Tampa Bay needs to keep this team
I totally agree with your June 22 editorial (Rays' reasonable pitch) regarding Stuart Sternberg's candid assessment that the Rays need a new stadium, not in downtown St. Petersburg, to remain financially viable and competitive in the best division in baseball, the American League East.
I fully understand St. Petersburg Mayor Bill Foster's position on this as he is obligated to protect the city's financial interest in the Rays and Tropicana Field and to enforce the lease between the Rays and the city.
We must always recognize and be mindful of the incredible asset the Rays are to the Tampa Bay area and how valuable they would be to cities that do not have major league baseball such as Charlotte, Portland and Las Vegas.
I agree with the Rays that we have given enough time to the thesis that if we have a winner they will come. We have had one of the top five teams in all of baseball for the past three years and still have not been able to average more than 23,000 fans per game. It takes an average of 30,000 per game to remain financially viable and competitive, particularly in the American League East. I firmly believe the team would be able to average 30,000 per game in a new stadium in the downtown area of Tampa.
We cannot assume that the financial obligation remaining on the lease at the Trop would be enough to ensure that the Rays do not get overwhelmed by a package from another city and move. The Rays and another city might well be willing to pay the remaining money owed on the lease, allowing the Rays to move after having satisfied the financial obligations under the terms of the lease. The city could certainly file a suit against the Rays for the hard-to-define other financial benefits they would lose if the Rays left. The risk involved in what a court might require the Rays to pay in addition to the lease payments might well be a risk they and another city might be willing to take.
I hope that the city would ultimately conclude that having the team stay in the Tampa Bay area far outweighs the importance of them being within the city of St. Petersburg versus losing them to another city.
Ray Easterlin, St. Petersburg
Team's value is questionable
So the owner of the Tampa Bay Rays has decided that it is time to reopen his bid for a new stadium, and that the public should shoulder the cost of building it so that he and his investors can make even more money than they are now.
When I was a journalist in Albany, N.Y., in the 1980s, a study was done on public stadiums to see if any of them a) came in under budget; b) made money for the taxpayers; and c) if the "ripple effect" from the project could be proven to occur.
The conclusions: a) few projects came in on budget, and most cost far more than estimated; b) none of them made money for taxpayers, and all of them required yearly taxpayer bailouts just to stay open and/or pay the mortgage; and c) the "ripple effect" was total fiction. Some of the money did go into the community, but as a one-time boost.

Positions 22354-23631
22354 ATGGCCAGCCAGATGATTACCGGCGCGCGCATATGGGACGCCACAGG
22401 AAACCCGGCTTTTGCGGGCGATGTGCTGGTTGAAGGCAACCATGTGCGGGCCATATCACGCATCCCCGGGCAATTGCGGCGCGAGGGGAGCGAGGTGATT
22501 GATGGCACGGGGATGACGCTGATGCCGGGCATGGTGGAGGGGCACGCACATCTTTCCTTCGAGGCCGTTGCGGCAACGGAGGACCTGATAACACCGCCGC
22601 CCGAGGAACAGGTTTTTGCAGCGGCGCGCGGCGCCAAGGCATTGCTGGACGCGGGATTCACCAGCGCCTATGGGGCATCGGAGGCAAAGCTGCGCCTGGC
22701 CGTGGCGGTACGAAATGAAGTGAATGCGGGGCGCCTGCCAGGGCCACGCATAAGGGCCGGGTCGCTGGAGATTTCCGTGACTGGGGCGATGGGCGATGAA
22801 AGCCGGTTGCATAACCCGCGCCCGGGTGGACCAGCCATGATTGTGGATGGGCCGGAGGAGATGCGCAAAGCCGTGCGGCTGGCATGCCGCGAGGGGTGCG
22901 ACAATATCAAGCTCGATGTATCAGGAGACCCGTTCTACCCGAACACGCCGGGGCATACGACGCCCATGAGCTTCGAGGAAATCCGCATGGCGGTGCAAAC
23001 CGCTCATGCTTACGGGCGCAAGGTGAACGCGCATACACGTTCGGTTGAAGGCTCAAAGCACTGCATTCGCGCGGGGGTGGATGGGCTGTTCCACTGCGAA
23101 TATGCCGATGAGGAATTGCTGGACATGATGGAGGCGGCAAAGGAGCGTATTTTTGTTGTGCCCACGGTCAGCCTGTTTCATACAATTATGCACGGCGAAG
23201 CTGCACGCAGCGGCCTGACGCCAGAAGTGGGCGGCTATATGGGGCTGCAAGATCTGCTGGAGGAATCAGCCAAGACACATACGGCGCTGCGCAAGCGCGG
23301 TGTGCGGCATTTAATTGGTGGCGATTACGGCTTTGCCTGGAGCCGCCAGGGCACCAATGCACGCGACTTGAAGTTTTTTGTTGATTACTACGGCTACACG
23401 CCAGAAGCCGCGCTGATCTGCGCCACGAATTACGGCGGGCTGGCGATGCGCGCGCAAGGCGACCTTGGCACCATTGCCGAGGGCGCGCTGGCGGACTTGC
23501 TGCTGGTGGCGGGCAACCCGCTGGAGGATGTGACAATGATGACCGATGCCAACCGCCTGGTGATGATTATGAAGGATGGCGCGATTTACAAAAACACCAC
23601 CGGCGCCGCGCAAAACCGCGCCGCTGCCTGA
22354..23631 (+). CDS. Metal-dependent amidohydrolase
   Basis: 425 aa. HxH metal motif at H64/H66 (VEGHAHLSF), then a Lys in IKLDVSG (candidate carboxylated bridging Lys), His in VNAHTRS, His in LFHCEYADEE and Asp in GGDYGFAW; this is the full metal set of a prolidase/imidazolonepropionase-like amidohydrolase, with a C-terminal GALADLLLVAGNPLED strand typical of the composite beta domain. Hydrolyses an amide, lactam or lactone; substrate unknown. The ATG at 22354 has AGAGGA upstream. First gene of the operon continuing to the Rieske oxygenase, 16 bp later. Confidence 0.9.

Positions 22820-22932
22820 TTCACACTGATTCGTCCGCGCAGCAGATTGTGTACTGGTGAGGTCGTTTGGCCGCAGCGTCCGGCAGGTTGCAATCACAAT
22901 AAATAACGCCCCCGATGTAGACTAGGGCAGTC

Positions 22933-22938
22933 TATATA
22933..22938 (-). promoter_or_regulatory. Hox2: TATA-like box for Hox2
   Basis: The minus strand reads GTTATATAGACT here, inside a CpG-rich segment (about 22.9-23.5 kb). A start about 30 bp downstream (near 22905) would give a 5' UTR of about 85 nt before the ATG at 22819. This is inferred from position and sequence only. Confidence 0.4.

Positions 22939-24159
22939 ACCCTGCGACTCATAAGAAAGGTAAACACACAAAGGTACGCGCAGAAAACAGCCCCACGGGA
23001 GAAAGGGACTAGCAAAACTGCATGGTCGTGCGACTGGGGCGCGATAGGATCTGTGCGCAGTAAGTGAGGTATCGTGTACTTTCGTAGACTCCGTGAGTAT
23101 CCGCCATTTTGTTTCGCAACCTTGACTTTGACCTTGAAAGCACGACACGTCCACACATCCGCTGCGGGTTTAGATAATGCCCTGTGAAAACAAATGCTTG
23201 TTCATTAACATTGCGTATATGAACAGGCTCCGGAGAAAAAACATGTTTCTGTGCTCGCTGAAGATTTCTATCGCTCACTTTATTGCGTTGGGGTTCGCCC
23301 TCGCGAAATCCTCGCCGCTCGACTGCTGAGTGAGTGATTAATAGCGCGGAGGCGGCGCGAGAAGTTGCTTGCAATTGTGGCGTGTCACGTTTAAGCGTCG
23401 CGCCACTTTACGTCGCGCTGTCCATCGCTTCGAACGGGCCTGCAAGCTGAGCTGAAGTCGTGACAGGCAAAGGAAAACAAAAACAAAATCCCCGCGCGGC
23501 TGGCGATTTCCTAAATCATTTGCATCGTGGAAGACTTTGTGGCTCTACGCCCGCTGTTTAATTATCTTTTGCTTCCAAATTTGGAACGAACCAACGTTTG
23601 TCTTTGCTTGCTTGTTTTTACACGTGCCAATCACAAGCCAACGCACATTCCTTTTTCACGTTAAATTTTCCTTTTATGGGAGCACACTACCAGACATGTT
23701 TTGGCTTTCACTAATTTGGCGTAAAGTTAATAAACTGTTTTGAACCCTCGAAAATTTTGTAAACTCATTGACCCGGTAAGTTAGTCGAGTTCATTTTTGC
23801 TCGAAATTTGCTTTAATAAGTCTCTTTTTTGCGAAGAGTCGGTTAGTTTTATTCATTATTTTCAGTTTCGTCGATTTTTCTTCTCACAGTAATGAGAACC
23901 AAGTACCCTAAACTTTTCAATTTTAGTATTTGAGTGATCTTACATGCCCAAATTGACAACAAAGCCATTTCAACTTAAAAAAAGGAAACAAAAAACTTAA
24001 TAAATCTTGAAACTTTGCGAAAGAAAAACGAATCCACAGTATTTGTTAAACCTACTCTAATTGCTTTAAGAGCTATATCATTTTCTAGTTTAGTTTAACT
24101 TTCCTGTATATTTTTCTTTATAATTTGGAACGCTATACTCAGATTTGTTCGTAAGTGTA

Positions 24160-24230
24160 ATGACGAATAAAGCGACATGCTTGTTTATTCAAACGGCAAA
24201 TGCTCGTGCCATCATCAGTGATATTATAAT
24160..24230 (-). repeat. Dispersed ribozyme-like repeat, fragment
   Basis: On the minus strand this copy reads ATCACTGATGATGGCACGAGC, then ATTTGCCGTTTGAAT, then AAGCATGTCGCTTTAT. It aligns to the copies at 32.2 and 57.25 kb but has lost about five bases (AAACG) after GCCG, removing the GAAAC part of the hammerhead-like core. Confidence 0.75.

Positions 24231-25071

The tiny trickle of cash to event vendors could barely be measured, often was not taxed properly and most of the people were hired by the job with no benefits and no future.
The fawning and pandering of city and county officials — whose allegiance should be to the taxpayers — to get into team or corporate boxes should be an embarrassment.
If a shoe store cannot sell enough shoes it closes. The Rays company is a private for-profit business and should be able to stand or fall on its own, not be propped up by taxpayers.
Robert P. Curran, Beverly Hills
Location hurts attendance
One has to feel the anguish of the Tampa Bay Rays owner Stuart Sternberg when he candidly states, "Baseball will not work long-term in downtown St. Petersburg." Having lived in Baltimore most of my life before moving to New Tampa six years ago, I know that Camden Yards, where the Orioles play, is exceptionally accessible off the interstate. The stadium has abundant parking, and for those who do not wish to drive, there is light rail as well as numerous park-and-ride locations.
All the things that Baltimore's Camden Yards has, Tropicana Field lacks, particularly with regard to accessibility, traffic flow and parking. I've only been to a handful of games, and the reasons for not going more often are not so much the antiquated trappings of Tropicana Field as the frustrations surrounding the trip itself and the congestion through the labyrinth of St. Petersburg's streets.
The mayor of St. Petersburg may wish to fight the move, as is his right and his obligation to the residents of the city. But this fact remains: People will not support with their attendance a stadium that is practically inapproachable by either car, bus or train. Certainly not when all but six games are televised to the comfort and convenience of one's own home.
Earl A. Myers, Jr., Tampa
City deserves better
How can an astute Major League Baseball CEO stand up and condemn a city as a play site when just two years ago he was willing to commit $215 million for a new stadium in the same city? If this is his opening volley in negotiations, it is an insult.
Further, with the team being named "Tampa Bay," what does this city get out of it? As the owner of a St. Petersburg bed and breakfast, I can tell you that most of the lodging in St. Petersburg was empty for the World Series. Out-of-towners assume the team is located in Tampa and so they reserve hotel rooms over there. I get that surprised, "Oh, I thought they played in Tampa" comment all the time. Pinellas County tourists pay for the facility and Tampa gets all the PR. Outrageous!
Is ours the only team named for a city other than the one in which the game is played? Why not the St. Petersburg Rays? Are we not the Sunshine City? The team logo pictures a sunburst. Get it?
Finally, why is the Great Recession being ignored in all this talk of low attendance? Let's be at least a bit fair, Mr. Sternberg.
Ed Caldwell, Dickens House Bed and Breakfast, St. Petersburg
Cooperation is needed